Numismatics thrives thanks to grading, Internet

By Jesse Robitaille

Third-party grading has driven Canadian numismatics more than anything else in the past 30 years.

Now supported by the Internet and its far-reaching research implications, third-party grading has significantly impacted numismatics since it came on the scene in Canada in the mid-1980s. Since then, graders have applied their trusted standards to almost all numismatic material, and in recent years, all major North American auction houses have begun certifying all coins with a third-party grading service before they’re sold.

“It almost doesn’t matter what it is anymore,” said dealer Sandy Campbell, the owner of Proof Positive Coins, who has nearly 50 years of experience in the business. “You can argue there are pros and cons to third-party grading – there always will be – but I’m the biggest fan of third-party grading because it’s giving an independent opinion. I don’t care what you’re selling, but it has to be represented properly to the end buyer, and that’s how you do it.”

After the Internet gained widespread commercial and professional appeal in the early 1990s, people have also been able to verify their material through online research and, more recently, buy new material as e-commerce. Since this time, Canadian numismatics has also been in a bull market, with prices consistently climbing.

“They both complement each other, too, because people wouldn’t have the confidence to be able to make that significant online purchase if they didn’t have third-party grading,” said dealer Michael Findlay, a full-time dealer since 1979, who called these grading and technological advances “revolutionary” for the hobby.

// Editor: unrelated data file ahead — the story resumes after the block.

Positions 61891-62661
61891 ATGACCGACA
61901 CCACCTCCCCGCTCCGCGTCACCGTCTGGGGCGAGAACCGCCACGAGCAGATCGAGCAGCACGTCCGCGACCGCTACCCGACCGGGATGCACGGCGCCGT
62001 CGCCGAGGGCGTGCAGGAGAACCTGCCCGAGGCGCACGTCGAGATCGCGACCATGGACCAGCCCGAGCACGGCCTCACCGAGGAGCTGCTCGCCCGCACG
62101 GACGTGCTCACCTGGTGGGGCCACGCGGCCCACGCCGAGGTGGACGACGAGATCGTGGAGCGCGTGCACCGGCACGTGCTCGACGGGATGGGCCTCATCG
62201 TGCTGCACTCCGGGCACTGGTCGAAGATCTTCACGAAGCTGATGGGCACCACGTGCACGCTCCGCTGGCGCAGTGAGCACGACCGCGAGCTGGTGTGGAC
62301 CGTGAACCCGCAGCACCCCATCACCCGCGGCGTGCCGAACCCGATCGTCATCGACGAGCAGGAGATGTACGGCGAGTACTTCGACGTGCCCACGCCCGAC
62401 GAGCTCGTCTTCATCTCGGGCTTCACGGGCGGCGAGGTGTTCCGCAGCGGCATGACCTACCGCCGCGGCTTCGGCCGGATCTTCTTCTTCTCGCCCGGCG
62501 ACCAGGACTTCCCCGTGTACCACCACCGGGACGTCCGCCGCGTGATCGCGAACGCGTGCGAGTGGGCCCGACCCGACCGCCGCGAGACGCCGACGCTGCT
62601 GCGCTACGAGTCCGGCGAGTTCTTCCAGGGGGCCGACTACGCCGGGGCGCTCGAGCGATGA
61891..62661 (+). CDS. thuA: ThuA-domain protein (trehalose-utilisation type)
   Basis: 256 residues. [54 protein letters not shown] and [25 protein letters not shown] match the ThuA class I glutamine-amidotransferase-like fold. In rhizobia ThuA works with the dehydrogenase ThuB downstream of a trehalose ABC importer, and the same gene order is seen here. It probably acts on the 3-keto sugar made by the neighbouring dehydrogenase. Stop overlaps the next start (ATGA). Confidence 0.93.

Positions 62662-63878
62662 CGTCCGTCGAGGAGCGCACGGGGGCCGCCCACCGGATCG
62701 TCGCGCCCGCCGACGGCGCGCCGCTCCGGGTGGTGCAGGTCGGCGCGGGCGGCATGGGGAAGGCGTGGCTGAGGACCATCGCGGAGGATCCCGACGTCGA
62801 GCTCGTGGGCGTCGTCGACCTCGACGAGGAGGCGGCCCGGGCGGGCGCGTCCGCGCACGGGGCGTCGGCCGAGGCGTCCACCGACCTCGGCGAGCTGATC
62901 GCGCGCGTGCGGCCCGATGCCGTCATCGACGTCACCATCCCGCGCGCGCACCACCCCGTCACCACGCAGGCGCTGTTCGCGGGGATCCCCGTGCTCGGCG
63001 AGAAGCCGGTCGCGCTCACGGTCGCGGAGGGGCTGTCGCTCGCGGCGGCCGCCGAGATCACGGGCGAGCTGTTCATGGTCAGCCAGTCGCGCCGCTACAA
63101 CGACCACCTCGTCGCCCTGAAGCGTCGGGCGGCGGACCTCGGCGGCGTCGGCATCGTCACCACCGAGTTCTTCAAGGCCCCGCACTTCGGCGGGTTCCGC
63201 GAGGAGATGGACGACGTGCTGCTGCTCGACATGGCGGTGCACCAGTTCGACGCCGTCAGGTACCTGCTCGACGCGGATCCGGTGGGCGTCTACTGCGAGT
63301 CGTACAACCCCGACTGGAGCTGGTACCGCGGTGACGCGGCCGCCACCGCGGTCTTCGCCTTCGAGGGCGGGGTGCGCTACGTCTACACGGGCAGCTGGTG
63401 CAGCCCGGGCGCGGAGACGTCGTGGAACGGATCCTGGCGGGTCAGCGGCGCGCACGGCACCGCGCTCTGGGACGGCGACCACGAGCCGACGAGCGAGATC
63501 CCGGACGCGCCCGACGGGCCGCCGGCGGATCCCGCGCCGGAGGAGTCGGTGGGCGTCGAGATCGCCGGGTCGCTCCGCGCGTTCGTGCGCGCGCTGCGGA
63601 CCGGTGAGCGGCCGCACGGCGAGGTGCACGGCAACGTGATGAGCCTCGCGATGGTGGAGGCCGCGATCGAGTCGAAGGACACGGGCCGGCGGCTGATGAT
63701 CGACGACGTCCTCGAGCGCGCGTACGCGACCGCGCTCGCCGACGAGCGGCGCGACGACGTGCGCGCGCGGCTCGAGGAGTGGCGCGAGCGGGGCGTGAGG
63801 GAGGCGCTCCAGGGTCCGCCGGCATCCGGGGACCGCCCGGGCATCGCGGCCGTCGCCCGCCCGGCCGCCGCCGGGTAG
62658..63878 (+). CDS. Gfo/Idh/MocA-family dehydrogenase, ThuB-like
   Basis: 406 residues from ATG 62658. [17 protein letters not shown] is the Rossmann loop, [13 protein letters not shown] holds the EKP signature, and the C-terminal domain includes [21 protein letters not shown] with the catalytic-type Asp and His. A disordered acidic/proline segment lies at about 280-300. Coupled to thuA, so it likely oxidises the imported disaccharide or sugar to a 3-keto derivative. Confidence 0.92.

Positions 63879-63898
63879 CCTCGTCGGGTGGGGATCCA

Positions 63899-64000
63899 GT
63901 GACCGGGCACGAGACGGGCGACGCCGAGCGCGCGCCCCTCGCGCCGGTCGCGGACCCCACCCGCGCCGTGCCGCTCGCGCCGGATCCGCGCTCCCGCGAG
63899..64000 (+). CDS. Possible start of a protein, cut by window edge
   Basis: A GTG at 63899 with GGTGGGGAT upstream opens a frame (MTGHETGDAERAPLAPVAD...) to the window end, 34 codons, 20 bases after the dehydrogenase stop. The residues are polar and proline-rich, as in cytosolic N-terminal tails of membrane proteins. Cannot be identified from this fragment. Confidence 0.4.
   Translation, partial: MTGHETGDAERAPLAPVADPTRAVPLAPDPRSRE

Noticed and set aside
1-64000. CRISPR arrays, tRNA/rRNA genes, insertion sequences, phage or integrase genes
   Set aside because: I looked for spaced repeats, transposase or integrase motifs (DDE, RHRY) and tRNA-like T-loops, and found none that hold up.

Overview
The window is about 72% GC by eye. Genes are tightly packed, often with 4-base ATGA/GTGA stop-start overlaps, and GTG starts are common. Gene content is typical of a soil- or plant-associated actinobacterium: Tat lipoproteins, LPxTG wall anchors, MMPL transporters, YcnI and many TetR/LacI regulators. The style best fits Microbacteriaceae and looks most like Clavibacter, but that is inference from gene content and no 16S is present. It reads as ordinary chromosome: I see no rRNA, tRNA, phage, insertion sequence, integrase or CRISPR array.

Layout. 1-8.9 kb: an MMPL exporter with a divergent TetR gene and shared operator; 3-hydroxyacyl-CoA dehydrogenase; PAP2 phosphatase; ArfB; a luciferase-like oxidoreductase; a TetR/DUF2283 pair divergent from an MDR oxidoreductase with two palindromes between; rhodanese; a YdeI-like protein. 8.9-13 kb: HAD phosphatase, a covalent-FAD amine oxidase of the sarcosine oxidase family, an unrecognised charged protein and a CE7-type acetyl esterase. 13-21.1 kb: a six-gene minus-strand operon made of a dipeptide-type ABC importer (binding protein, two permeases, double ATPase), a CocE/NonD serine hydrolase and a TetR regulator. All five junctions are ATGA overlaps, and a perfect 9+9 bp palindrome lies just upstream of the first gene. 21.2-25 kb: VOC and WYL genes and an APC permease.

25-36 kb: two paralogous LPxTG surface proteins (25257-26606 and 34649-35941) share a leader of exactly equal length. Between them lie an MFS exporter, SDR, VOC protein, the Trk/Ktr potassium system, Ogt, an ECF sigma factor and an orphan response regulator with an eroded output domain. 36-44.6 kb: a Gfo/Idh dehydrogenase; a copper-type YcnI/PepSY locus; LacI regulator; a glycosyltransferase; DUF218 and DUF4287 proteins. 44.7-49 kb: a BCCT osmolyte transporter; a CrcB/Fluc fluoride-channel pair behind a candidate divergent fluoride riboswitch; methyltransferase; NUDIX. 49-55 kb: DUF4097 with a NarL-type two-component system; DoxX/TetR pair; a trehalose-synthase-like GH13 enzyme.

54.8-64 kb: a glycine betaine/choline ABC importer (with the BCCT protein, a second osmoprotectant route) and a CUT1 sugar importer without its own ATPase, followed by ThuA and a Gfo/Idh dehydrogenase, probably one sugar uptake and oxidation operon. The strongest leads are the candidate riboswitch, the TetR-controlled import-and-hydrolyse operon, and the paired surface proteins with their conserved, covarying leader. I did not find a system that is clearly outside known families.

“Those are the two most important aspects of the business today that we have seen in our generation,” added Findlay, who’s the owner of Certified Coins of Canada and the president of the Canadian Association of Numismatic Dealers.


The Internet’s myriad numismatic impacts include allowing collectors to acquire more material; pursue more research; publish more articles, books; and reference guides and form more clubs and organizations.

“There are specialty clubs for nearly everything, and they all have journals, and a lot more information is being published than ever before. I think that’s very important,” said dealer Geoff Bell, who founded the Coin Cabinet and then Geoffrey Bell Auctions with his son Brian in 1986 and 2008, respectively.

With advancements in desktop publishing in recent years, between 150 and 200 numismatic books have been published each year, “and a lot of them are on niche topics,” said nearly 45-year collector, researcher and author Darryl Atchison, of Cork, Ireland.

“That is adding huge numbers of collectors to the market because that’s going to give a lot of confidence that they can enter these fields with information that wasn’t available before,” said Atchison, a Fellow of the Canadian Numismatic Research Society (CNRS).

After an author releases a new book, the material it covers often sees increased demand and value, driving new parts of the market, Campbell said.

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